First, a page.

VII. Conclusions ......................................................................................................................30 References................................................................................................................................54 Figures 1. Net Private Capital Inflows to Emerging Markets...............................................................36 2. Mexico: Identification of Large Net Private Capital Inflow Episodes ................................37 3. Gross Capital Flows, Current Account Balance, and Reserve Accumulation.....................38 4. Current Account Balances, Capital Inflows, and Reserves by Region................................39 5. Net FDP and Non-FDI Inflows by Region ..........................................................................40 6. Basic Characteristics of Episodes of Large Net Private Capital Inflows.............................41 7. Exchange Market Pressures (EMP) Across Regions ...........................................................42 8. Exchange Market Pressures, Sterilization, and Government Expenditures.........................43 9. Evolution of Capital Controls ..............................................................................................44 10. Policy Indicators and Episodes of Large Capital Inflows..................................................45 11. Selected Macroeconomic Variables During Large Capital Inflows ..................................46 12. Post-Inflow GDP Growth and Policies ..............................................................................47 13. Real Exchange Rate Appreciation and Policies When Inflation Accelerates....................48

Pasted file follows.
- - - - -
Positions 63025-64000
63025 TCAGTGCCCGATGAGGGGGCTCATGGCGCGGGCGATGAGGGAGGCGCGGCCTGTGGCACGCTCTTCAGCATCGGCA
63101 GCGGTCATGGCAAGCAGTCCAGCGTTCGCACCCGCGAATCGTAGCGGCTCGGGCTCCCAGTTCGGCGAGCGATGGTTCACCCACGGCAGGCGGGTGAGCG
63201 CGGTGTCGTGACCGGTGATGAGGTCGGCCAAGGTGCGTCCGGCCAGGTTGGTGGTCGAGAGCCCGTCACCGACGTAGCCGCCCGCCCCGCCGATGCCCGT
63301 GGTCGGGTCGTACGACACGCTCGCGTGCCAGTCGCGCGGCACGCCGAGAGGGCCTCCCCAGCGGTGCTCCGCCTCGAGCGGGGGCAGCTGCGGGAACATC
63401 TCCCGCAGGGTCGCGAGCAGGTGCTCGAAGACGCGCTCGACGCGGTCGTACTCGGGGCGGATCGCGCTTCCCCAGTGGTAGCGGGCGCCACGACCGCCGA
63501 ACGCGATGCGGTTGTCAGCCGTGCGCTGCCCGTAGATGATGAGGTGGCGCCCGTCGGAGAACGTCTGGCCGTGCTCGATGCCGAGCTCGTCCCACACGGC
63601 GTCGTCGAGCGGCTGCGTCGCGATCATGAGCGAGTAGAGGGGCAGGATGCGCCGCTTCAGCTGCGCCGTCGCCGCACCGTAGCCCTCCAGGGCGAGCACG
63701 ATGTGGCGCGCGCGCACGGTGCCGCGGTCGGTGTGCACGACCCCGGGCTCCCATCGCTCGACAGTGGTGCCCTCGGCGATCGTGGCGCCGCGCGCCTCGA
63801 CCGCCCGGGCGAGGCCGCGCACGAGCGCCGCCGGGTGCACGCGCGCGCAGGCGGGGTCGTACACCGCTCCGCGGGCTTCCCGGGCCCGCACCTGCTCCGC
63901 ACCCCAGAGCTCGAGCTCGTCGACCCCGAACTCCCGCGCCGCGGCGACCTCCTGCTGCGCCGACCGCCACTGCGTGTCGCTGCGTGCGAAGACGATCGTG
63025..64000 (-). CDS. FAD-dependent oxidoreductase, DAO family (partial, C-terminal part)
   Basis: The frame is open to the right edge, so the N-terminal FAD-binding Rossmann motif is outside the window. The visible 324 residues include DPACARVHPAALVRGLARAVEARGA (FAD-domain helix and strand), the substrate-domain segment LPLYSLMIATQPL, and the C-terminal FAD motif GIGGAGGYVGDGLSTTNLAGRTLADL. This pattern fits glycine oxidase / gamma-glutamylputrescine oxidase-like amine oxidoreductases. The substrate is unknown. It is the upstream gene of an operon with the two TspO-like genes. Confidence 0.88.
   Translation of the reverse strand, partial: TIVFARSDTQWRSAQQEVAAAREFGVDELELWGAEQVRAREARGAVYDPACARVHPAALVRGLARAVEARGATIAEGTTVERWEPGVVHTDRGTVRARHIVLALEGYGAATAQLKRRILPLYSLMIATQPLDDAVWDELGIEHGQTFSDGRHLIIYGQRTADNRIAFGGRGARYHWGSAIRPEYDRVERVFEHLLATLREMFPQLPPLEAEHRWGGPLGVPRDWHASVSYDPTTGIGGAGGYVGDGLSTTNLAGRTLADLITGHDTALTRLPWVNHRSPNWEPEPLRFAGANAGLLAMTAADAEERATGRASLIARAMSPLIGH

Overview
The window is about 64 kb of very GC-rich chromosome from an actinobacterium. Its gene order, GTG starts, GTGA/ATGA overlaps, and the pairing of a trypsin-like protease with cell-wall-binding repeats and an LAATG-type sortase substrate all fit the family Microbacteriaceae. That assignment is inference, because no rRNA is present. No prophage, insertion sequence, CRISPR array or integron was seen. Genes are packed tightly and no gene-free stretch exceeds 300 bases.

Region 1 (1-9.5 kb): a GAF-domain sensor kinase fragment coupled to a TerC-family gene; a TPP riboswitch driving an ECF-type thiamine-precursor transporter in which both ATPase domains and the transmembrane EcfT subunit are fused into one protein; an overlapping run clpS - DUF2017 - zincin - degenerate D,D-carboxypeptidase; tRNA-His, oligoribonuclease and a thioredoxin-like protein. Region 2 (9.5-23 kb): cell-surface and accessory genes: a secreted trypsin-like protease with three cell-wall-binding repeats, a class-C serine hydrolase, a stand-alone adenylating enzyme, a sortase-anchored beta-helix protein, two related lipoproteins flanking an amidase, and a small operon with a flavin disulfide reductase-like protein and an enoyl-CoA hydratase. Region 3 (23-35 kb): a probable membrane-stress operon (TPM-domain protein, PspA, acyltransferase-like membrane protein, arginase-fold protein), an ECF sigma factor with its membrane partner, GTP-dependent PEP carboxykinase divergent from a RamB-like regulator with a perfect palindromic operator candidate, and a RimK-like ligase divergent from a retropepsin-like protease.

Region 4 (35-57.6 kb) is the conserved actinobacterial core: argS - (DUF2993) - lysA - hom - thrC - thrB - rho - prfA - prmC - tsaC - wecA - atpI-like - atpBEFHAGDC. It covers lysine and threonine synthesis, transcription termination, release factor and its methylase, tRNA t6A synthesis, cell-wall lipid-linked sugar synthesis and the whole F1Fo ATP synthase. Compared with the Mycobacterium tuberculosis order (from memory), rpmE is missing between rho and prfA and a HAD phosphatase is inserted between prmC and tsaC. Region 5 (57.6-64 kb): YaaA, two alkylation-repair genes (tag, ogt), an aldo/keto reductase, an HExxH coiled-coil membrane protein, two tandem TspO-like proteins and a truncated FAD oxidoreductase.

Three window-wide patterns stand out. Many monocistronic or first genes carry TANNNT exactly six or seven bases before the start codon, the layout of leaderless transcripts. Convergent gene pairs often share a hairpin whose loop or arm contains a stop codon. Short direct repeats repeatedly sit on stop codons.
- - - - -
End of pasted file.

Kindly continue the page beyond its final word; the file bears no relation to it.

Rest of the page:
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    14. Macroeconomic Outcomes and Capital Controls ..............................................................49 15. Exchange Market Pressures and Duration of Capital Inflow Episodes .............................50 16. Fiscal Policy and Balance of Payment Pressures...............................................................51 17. Regional Dimensions .........................................................................................................52 Tables 1. List of Net Private Capital Inflow Episodes ........................................................................32 2. Episodes of Large Net Private Capital Inflows: Summary Statistics ..................................33 3. Post-Inflows GDP Growth Regressions...............................................................................34 4. Real Exchange Rate Regressions.........................................................................................35 Appendix..................................................................................................................................53